ASUS has introduced three new inexpensive displays for gamers with full-HD and 4K resolution: the MG248Q, the MG28UQ and the MG24UQ. The new monitors support VESA’s Adaptive-Sync technology and thus should be compatible with video cards that feature AMD’s FreeSync dynamic refresh rate technology. While the monitors do not carry the FreeSync badge just now, they will likely gain it eventually.

Specifications of ASUS MG-Series Displays
  MG248Q MG24UQ MG28UQ
Panel 24" TN 23.6 IPS 28" TN
Resolution 1920 x 1080 3840 x 2160
Refresh Rate 40 Hz - 144 Hz 30 Hz - 60 Hz
Adaptive-Sync
Range
unknown 40 Hz - 60 Hz
Response Time 1 ms gray-to-gray 4 ms gray-to-gray 1 ms gray-to-gray
Brightness 350 cd/m² 300 cd/m² 330 cd/m²
Contrast True contrast ratio unknown
Viewing Angles 170°/160° horizontal/vertical 178°/178° horizontal/vertical 170°/160° horizontal/vertical
PPI 92 ppi 186 ppi 157 ppi
Pixel Pitch 0.276 mm 0.136 mm 0.16 mm
Colors 16.7 million 1.07 billion
Color Saturation Unknown
Inputs DisplayPort 1.2
HDMI 1.4
DVI-D
DisplayPort 1.2
HDMI 2.0
HDMI 1.4 x 2
Audio 2 x 2 W

The biggest display among the novelties is the ASUS MG28UQ, which is based on a TN panel with 3840×2160 resolution, and a 330 nit max brightness. The MG28UQ has default refresh rate of 60 Hz and supports dynamic refresh rates between 40 and 60 Hz, which is typical for 4K monitors. The display is equipped with one DisplayPort 1.2 and three HDMI inputs, a dual-port USB 3.0 hub with quick charge support as well as two 2 W speakers. The unit also features tilt, swivel, pivot and height adjustment and is compatible with VESA display wall mounts.

The ASUS MG28UQ is available now for $549 from Amazon. The product does not seem to be very affordable for a TN-based display, possibly because ASUS charges premium for the Adaptive-Sync feature. Nonetheless, the monitor is not too expensive either.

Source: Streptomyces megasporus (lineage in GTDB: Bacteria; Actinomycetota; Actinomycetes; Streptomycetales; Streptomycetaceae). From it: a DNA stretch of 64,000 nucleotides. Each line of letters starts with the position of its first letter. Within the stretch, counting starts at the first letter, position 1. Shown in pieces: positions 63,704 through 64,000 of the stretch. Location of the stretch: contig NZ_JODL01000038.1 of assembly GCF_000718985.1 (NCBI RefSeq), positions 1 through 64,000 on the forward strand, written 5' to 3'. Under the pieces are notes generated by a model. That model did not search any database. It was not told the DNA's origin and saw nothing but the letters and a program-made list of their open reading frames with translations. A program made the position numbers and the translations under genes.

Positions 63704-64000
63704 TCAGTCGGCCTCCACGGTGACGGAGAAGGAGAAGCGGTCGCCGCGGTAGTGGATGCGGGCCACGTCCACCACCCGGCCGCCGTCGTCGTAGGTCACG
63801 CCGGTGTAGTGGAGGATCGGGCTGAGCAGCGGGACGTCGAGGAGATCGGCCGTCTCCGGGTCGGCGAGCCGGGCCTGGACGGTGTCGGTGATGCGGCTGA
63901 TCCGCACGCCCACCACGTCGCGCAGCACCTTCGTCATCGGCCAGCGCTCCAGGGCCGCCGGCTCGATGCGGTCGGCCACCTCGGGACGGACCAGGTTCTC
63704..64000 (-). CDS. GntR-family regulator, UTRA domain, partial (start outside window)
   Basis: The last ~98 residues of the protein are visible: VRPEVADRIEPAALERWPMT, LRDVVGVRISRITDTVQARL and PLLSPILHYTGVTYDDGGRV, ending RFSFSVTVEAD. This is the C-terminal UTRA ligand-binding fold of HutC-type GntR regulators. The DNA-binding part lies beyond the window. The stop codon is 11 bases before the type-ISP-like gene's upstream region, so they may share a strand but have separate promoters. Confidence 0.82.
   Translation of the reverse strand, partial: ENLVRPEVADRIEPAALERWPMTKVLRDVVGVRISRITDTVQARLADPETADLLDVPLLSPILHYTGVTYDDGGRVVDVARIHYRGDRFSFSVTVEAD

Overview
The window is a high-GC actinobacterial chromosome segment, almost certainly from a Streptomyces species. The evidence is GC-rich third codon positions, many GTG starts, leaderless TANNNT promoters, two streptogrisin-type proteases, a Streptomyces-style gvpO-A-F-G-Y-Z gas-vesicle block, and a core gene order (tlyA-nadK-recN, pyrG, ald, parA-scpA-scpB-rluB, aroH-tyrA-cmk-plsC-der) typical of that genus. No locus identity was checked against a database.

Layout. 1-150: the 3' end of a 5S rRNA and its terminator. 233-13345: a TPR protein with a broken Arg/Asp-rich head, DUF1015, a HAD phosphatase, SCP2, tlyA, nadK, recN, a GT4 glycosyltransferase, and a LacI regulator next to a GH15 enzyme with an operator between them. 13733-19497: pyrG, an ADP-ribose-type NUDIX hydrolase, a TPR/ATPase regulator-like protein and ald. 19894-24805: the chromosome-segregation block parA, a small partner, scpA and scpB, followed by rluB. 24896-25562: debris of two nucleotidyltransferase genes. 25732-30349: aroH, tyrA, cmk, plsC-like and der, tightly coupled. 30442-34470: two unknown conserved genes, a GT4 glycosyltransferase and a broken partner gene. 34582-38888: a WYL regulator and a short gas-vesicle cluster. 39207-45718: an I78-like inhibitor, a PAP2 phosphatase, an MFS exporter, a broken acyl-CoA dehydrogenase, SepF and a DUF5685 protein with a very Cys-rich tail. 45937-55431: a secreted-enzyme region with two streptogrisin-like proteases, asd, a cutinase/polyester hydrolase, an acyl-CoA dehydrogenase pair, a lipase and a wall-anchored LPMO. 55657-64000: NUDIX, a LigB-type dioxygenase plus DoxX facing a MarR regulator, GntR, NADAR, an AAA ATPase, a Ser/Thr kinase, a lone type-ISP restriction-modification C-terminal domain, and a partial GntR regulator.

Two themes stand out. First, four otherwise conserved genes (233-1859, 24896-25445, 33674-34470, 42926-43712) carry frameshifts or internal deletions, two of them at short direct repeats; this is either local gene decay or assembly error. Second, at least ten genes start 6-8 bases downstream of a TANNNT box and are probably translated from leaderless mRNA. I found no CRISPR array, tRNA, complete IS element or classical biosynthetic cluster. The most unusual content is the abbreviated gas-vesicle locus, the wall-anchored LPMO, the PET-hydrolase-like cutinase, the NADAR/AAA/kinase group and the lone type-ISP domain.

Next up, the MG24UQ is not as big as its large brother (it has 23.6” diagonal), but it will be a more interesting option for those, who prefer IPS panels with high pixel density. The monitor sports 3840×2160 resolution with up to 60 Hz refresh rate and a peak brightness of 300 nits. Adaptive-Sync works for refresh rates between 40 and 60 Hz, just like in case of the MG28UQ. The monitor features one DisplayPort 1.2, three HDMI inputs as well as two 2 W speakers. The design of the MG24UQ display is very similar to that of the MG28UQ (hence, it sports the same set of adjustments and VESA mounts) with the exception of dimensions and the lack of a USB hub on the smaller one.

The ASUS MG24UQ can be pre-ordered now for $399 on Amazon.

Finally, the ASUS MG248UQ is designed for gamers who value high dynamic refresh rates most of all other features. This display will be the first 24” monitor from the company which supports up to 144 Hz refresh rate as well as Active-Sync technology. The monitor uses a TN panel with 1920×1080 resolution and a peak brightness of 350 nits, offering slightly better specifications and a more aggressive visual design compared to the VG247H and the VG248QE. The display supports dynamic refresh rates between 40 and 144 Hz, according to ASUS, which is a very decent range. As an added bonus, thanks to the extremely high refresh rate, the MG248UQ could be used with NVIDIA's 3D Vision stereo-3D kit

ASUS plans to start selling the MG248UQ in the coming weeks for an undisclosed price. Typically, such monitors are not expensive, thus, the MG248UQ could be used to build relatively affordable ultra-fast multi-monitor setups with Adaptive-Sync.